This amazing dog is Oogy. When Oogy was four months old and weighed thirty-five pounds he was tied to a stake and used as bait for a Pit Bull. The left side of his face from just behind his eye was torn off, including his ear. He was bitten so hard a piece of his jaw bone was crushed .. Afterward, he was thrown into a cage and left to bleed to death. I am not a religious man, but I can only conclude that at that moment God turned around and paid attention. The police raided the facility, found Oogy, and took him to Ardmore Animal Hospital , where Dr. Bianco stitched him up and saved him. This coincided with the last weekend of life for our cat, Buzzy, who was 14 at the time. My sons and I had taken Buzzy to AAH for his last visit. The staff had gathered Buzzy in when out comes this pup that looked like nothing more than a gargoyle. He covered us with kisses. The boys and I fell instantly in love with him. Life goes out one door and in another. 'This is one of the happiest dogs I've ever met,' Dr. Bianco said. 'I can't imagine what he'd be like if half his face hadn't been ripped off.' Then, Dr. B said, 'I am not going to tell you the things this dog has been through'. Dr. B's assistant, Diane, took Oogy into her home for several weeks to foster him and make sure he was safe and to crate-train him. Once Oogy came into our house, for my sons, then 12, it was like having a little brother. Whatever they did and wherever they went, there was Oogy. Oogy had to get involved in whatever the lads were doing. He became known as The Third Twin. Dr. B thought Oogy was a Pit or Pit-mix and would get to be about 45 pounds. By the time of his first checkup, Oogy weighed 70 pounds. When we walked in the door for the visit, one of the women who works at AAH exclaimed, 'That's a Dogo!' I asked, 'What's a Dogo?' She said, 'I'm not sure.' We went on line and learned that the Dogo Argentina is bred in Argentina to hunt mountain lion and boar. Oogy can run about 30 miles an hour, all four legs off the ground like a Greyhound. His leg muscles are so strong that when he sits, his butt is a half-inch off the ground. Dogos hunt in packs. Dogos hurl themselves against their prey and swarm it. Oogy has a neck like a fire hydrant to protect him when he closes on his prey. He is built like a Pit Bull on steroids, with white fur as soft as butter and black freckles. Fully grown, Oogy is 85 pounds of solid muscle, but he does not know this and sits on us. He absolutely craves physical contact. He is full of kisses and chuffs like a steam engine when he is happy. He has a h eart as big as all outdoors. One of the traits of the breed is that they fully accept anyone their family does. It is not unusual to come home and find three teenagers on the floor playing a video game and Oogy sprawled across their laps like some living boa. Oogy hated the crate and would bark and bark whenever we put him in. This puzzled me because I had been told by people with crate-trained dogs that their pets love the crate and feel secure in its confines. When Oogy was about eight months old, we hired a trainer who also happened to be an animal 'whisperer'. We introduced her to Oogy and she sat on the floor for a full five minutes talking to him. We could not hear a word she said. When the trainer lifted her head, her eyes were brimming with tears. 'Oogy wants you to know,' she said 'how much he appreciates the love and respect you have shown him.' Then she asked about his routine. I started by showing her where he slept in the crate. She said immediately, 'You have to get him out of that box'. 'Why?' 'Because he associates being in a box with having his ear ripped off.' It was a smack-myself-in-the-forehead moment. Oogy never went back in. Given what Oogy endured and what he is bred for, people are constantly astonished that he loves animals and people as much as he does. Walking with Oogy is like walki ng with a mayoral candidate. He has to meet everyone. A number of people we encountered in the neighborhood early on told me they were afraid of Oogy because when they would walk or jog by the house, Oogy would bark at them and trot parallel to them, and given his size and looks... But everyone falls in love with Oogy. By the end of their initial encounter they are rubbing, petting, even kissing him on the nose. Oogy kisses them back. Because of the way he looks, when people meet him for the first time they almost always ask if he is safe. I tell them, 'Well, he has licked two people to death.' For the first year and a half of his life, part of Oogy's face was normal and the&n bsp;other part looked like a burn victim's. People who saw him in passing could not grasp the duality. As Oogy grew, the scar tissue spread. He could not close his left eye, so it wept constantly; his lip was pulled up and back. Dr. B said Oogy was in constant pain. So, in January 2005, Dr. B. rebuilt Oogy's face. When all the scar tissue was removed, there was a hole in Oogy's head the size of a softball. After removing the scar tissue, Dr. B took grafts and pulled the flaps together and sewed Oogy back up. Now Oogy has a hairline scar, but other than that, looks just like any normal one-eared dog. An essential part of this story is the fact that AAH has never taken a dime in payment for anything they have done for Oogy. I never asked them for such an arrangement. When I went to pay the first bill I was told, 'Oogy's a no-pay.' I never asked why this is. Oogy is their dog. We are just lucky enough to look after him. Because some of his jaw bone was removed in the initial surgery, some of Oogy's lower left lip droops and is a repository for dust and dirt. It is second nature to us to pull the detritus off his lip when we sit next to him. One day I told my sons that when they tell their children about Oogy, they will remember this routine act of kindness. I think that, on some level, every day we try to atone for what happened to him. Last summer Oogy had ACL surgery; his body ultimately rejected the steel plates and developed an infection so his leg had to be opened up a second time and the plates removed. When I went to pick him up following the second surgery, the Technician who brought Oogy out said, 'This is a great dog, I really love him.' I said, 'Yep, we're lucky to have him'. The Tech looked at me and said, 'No, you don't understand. I see hundreds of dogs each week, and every once in awhile there is a special one. And you have him.' When I related that story to Dr. B he said, 'But we already knew that.' Oogy's name is a derivative. The first day I was told we could adopt him I was thinking, 'This is one ugly dog.' But we couldn't call him 'Ugly.' Then I went to a variation of that from my youth, 'Oogly,' and his name followed immediately. Two years after we named him, we learned that Oogy is the name of the Ghost Dog in the film, 'The Nightmare Before Christmas'. This is not inappropriate. On a recent Saturday afternoon, Oogy was curled up on the couch asleep, his head in my lap, and I was thinking about his life now as opposed to the way his life had been before. Would he have sensed he was dying? Was he conscious when the police put him on a rubber sheet and took him to the Ardmore Animal Hospital ? Oogy went to sleep in a world of terror and searing pain and awoke surrounded by angels in white coats who were kind to him, who stroked him gently and talked softly to him. Instead of people who baited and beat and kicked him, he was surrounded with healing mercies. I realized then that Oogy probably did not know he had not died and gone to heaven. So I told him. I said, 'Listen pal. It only gets better after this.' This incredible dog now lives on the Main Line with his adoptive family, Larry and Jennifer and their twin sons, Noah and Dan. Noah and Dan are pictured here in the photograph with Oogy. Main Line Animal Rescue would like to thank Larry, Oogy's proud father, for sharing his story and helping us educate people to the horrors of dog fighting. -- "A wise man regards the life of his animals.."Proverbs 12:10"The greatness of a nation and it's moral progress can be judged by the way it's animals are treated" ~~ Mahatma GhandiThe more helpless the creature, the more entitled it is to protection by man from the cruelty of man. -- Anon."He who is cruel to animals becomes hard also in his dealings with men. We can judge the heart of a man by his treatment of animals." - Immanuel Kant, German Philosopher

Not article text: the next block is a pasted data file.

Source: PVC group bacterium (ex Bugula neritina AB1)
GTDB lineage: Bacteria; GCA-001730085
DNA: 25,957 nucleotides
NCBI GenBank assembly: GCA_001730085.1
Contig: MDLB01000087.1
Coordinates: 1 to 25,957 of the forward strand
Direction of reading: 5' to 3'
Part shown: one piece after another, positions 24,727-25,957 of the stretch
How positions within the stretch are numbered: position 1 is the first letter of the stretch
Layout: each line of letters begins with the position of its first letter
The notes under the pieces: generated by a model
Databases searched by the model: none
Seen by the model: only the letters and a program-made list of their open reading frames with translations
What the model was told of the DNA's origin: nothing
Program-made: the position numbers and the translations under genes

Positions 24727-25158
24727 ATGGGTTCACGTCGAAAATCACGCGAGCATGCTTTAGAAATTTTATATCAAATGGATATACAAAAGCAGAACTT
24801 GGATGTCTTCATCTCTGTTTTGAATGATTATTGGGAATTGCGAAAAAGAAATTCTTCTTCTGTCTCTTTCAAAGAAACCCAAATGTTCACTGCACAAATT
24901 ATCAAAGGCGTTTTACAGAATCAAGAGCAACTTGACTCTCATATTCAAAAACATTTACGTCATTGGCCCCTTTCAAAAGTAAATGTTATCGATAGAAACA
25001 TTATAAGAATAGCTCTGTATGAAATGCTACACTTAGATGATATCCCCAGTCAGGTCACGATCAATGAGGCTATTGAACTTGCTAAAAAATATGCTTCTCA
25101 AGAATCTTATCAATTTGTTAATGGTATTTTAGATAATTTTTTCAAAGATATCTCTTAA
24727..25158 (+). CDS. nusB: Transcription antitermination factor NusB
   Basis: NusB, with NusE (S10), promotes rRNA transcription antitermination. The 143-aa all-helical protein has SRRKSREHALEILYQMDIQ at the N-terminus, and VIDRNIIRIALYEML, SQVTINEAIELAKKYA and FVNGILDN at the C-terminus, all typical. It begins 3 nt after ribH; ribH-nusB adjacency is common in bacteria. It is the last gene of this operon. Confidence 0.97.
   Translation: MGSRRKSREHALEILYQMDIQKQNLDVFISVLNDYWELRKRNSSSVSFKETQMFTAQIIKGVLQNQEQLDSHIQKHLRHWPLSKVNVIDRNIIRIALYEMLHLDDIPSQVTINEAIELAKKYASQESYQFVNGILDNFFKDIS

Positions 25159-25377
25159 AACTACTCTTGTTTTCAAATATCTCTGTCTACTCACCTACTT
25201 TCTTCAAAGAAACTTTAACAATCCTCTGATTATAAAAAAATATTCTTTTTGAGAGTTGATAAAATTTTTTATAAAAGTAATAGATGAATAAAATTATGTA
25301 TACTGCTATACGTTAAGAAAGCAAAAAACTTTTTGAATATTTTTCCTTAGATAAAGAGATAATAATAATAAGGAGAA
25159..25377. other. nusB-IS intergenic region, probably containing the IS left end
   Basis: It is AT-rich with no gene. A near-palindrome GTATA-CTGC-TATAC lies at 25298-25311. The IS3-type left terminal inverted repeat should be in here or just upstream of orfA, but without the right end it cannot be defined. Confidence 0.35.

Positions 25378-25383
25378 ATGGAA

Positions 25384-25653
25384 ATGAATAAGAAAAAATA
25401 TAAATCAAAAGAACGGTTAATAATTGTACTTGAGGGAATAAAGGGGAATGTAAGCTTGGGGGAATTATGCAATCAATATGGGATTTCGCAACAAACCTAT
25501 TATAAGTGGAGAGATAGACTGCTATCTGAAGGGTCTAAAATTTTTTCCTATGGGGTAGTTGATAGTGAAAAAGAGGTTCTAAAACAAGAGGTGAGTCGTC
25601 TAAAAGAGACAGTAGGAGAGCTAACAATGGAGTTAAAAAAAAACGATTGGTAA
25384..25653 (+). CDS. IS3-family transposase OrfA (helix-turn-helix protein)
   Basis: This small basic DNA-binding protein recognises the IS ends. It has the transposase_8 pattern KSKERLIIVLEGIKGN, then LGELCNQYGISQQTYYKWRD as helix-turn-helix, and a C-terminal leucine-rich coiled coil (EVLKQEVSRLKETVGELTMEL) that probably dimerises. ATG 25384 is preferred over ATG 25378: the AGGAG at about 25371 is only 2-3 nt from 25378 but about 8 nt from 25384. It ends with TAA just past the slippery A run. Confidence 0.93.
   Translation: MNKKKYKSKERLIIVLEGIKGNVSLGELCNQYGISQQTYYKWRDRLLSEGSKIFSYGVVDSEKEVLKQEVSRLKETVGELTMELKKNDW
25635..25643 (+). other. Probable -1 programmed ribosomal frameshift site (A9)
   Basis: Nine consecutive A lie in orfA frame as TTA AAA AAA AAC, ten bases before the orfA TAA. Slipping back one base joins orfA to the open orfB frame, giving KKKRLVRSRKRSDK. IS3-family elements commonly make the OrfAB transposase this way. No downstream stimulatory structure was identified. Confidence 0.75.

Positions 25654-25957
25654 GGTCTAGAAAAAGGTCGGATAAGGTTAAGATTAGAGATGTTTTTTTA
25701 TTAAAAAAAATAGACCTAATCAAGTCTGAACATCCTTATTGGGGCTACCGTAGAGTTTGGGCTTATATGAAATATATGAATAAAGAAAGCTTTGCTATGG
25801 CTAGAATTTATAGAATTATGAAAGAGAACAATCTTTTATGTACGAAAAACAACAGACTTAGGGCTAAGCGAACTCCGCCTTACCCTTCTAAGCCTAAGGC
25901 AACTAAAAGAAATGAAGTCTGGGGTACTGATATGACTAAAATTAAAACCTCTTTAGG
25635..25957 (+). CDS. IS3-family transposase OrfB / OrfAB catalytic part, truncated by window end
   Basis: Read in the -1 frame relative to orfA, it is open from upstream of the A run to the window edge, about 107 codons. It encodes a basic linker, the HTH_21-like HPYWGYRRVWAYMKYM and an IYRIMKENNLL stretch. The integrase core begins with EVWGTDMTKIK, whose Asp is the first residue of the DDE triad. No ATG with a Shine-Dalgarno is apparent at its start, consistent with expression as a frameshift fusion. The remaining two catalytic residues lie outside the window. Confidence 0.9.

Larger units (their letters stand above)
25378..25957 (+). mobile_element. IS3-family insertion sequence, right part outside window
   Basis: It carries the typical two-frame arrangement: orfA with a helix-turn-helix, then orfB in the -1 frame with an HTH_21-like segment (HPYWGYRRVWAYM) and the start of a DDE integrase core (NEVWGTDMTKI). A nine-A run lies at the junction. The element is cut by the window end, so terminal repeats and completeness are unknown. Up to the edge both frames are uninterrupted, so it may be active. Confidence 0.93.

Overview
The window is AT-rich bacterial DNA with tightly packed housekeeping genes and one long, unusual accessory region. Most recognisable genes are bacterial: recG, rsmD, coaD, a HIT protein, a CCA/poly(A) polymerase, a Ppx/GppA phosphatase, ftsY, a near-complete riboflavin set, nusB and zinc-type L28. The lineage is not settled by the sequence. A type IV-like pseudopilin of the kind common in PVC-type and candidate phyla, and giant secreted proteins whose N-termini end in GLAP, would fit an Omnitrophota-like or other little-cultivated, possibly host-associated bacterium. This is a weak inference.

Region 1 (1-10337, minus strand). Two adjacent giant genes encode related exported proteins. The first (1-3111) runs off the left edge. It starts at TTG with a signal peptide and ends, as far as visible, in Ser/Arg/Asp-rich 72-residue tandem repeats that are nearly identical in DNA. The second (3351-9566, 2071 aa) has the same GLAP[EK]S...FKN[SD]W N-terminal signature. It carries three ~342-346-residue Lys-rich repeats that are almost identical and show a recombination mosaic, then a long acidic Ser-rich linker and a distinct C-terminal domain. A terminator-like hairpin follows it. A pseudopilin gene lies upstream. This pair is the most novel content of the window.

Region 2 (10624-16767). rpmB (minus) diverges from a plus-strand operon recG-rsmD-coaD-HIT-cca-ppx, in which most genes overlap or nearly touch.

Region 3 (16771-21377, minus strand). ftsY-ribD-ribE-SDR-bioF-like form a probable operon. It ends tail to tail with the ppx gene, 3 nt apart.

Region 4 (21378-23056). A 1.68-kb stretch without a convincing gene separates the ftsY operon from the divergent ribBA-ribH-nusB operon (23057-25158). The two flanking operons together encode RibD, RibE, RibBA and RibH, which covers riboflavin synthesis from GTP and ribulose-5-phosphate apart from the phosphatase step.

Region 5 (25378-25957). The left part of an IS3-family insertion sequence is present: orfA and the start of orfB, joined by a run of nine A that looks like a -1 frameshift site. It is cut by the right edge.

** Oogy has appeared on the Oprah Winfrey show together with his 'family' members.